Guest column: Government must keep up the pressure to end violence in Burma

Sir Kevin Barron. Picture: Richard Maude
Sir Kevin Barron. Picture: Richard Maude

I have been hugely concerned by the reports of alleged human rights violations in Burma.

According to the UN, more than 410,000 people have fled Rakhine State for Bangladesh and I am aware of comments made recently by the UN High Commissioner for Human Rights describing this situation as ‘ethnic cleansing’.

Following calls from my colleagues in Parliament and others to do so, the UK Government recently announced that it is suspending military co-operation with Burma’s armed forces.

The UK Government’s immediate priority now must be to build on this announcement by putting pressure on the civilian and military authorities in Burma, in co-ordination with our allies, in order to bring the horrific violence in Rakhine State to an end once and for all.

As well as a complete end to all further violence and the burning of villages, it is vital that those people who have lost their homes and been displaced urgently receive the food, water and medicine they need.

The Burmese authorities must allow immediate and full humanitarian access and support for all of the people and communities that have been affected.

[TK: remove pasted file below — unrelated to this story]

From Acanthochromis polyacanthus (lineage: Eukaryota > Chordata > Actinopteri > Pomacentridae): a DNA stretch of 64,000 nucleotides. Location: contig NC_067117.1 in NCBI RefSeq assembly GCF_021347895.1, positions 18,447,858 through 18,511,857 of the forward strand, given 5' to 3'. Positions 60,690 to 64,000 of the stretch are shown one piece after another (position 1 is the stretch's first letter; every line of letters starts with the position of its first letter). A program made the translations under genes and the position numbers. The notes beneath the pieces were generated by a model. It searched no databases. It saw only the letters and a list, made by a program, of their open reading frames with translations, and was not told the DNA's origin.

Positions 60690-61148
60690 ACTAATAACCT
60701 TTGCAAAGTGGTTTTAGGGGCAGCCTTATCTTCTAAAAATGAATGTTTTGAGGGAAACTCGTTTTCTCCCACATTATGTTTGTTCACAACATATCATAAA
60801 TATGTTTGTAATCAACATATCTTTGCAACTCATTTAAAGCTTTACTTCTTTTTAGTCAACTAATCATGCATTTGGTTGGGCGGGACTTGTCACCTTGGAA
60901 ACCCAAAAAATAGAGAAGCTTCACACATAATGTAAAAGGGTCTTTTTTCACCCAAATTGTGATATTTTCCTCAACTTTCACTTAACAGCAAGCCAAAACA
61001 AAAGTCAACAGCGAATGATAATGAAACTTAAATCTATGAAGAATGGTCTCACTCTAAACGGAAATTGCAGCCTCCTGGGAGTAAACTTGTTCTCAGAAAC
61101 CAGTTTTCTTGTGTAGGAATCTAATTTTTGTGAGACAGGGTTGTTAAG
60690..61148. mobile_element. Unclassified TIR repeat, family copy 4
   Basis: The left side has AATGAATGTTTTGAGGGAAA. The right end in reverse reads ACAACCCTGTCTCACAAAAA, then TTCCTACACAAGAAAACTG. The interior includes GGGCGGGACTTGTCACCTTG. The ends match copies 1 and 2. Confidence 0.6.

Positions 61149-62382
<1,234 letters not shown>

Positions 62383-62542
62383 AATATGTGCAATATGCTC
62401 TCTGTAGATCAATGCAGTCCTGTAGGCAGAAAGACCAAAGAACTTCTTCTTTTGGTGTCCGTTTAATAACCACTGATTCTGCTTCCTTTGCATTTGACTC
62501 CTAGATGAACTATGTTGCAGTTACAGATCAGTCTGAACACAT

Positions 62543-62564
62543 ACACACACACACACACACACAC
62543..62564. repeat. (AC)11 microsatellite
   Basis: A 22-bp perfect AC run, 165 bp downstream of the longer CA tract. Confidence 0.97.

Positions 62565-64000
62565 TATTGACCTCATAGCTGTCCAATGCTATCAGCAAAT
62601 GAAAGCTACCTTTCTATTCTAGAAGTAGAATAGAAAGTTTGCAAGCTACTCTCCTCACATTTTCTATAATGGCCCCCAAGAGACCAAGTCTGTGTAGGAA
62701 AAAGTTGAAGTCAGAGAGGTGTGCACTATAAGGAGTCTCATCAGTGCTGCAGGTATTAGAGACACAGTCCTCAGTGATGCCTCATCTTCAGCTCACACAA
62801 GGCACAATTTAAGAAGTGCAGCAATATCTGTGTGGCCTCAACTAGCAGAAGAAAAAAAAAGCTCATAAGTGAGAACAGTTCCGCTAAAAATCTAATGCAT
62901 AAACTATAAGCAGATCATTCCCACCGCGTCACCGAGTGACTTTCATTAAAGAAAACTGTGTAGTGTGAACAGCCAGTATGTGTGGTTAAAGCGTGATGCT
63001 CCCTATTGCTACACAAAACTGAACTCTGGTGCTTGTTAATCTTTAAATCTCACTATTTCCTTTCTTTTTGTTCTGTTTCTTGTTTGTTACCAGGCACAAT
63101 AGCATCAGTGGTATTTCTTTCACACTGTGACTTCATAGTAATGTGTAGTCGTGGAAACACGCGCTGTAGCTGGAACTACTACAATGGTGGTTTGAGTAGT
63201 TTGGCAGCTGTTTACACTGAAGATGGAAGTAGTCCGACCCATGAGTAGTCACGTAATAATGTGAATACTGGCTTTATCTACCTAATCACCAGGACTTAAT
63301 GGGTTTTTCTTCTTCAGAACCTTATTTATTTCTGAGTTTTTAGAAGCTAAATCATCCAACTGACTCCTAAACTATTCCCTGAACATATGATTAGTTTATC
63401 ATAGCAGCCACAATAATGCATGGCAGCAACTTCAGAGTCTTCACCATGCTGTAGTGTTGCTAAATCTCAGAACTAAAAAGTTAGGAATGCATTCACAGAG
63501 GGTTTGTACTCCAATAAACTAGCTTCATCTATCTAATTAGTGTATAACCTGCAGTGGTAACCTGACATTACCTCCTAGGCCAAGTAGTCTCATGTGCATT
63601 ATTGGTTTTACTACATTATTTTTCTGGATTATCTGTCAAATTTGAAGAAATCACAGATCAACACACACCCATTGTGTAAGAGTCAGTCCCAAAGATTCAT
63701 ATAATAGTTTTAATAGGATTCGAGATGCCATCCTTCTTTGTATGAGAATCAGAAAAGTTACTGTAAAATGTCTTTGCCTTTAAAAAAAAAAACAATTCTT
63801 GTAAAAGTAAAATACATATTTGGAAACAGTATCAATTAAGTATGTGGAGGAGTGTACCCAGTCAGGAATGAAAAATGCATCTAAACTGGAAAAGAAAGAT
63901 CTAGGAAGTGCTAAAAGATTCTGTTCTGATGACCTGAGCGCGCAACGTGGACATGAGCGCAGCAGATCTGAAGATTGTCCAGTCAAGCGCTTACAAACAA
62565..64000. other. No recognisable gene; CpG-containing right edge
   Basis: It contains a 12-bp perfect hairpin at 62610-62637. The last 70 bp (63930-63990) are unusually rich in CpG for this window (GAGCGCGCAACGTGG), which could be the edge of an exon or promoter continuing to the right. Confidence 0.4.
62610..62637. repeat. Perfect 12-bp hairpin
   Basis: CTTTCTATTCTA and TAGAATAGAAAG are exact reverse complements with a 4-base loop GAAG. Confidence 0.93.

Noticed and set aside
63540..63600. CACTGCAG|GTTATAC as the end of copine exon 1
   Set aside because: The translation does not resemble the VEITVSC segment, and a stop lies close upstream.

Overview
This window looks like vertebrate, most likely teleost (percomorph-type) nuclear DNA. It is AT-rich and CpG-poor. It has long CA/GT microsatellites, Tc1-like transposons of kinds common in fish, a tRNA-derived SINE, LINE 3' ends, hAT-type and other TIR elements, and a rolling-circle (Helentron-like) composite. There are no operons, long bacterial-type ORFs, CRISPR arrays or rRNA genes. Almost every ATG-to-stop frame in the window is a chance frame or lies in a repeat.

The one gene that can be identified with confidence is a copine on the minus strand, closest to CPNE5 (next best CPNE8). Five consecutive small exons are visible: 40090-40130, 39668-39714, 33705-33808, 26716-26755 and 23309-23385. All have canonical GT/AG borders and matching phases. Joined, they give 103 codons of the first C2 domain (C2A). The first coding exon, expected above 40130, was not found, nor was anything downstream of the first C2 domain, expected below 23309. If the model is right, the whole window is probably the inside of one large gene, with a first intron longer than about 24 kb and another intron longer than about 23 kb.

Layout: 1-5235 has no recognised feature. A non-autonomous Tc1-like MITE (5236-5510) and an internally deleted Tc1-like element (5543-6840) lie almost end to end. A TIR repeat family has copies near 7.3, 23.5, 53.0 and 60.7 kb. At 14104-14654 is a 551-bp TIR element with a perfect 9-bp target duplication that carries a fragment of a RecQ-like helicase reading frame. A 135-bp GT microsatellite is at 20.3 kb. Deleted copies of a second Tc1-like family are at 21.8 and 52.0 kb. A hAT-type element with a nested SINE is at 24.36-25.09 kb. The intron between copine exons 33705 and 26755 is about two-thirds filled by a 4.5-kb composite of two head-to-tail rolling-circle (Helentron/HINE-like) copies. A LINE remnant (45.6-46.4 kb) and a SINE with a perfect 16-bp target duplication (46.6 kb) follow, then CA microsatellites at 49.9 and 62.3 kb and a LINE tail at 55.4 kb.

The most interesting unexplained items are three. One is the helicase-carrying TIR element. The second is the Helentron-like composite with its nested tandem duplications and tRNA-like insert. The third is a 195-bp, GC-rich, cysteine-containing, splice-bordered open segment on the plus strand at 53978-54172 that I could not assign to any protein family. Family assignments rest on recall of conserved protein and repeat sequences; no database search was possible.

Another issue concerning me is neonicotinoids and the threat they pose to bees.

I support the current European-wide ban on the use of neonicotinoids on crops that are attractive to bees and other pollinators.

The UK Government has said that current environmental regulations – including the ban on neonicotinoids – will remain in place until we leave the EU.

The European Food Safety Authority (EFSA) is reviewing the scientific evidence and there are draft proposals for a full EU ban on the three most commonly used neonicotinoids.

I support such a ban and it is vital that we take a science-led approach to pesticide use and consider how best to support farmers, protect wildlife and reverse the decline of pollinators.

I would like to see further research into identifying suitable substitutes to neonicotinoids and support for pest management measures which would benefit farming without posing risks to the environment, and human or animal life.

I will be urging the UK Government to show leadership within the EU by following evidence-based policy and pressing for a ban on bee-harming neonicotinoids.

I also believe that the UK Government must set out how it intends to ensure that existing environmental protections are maintained and enhanced once the UK has left the EU.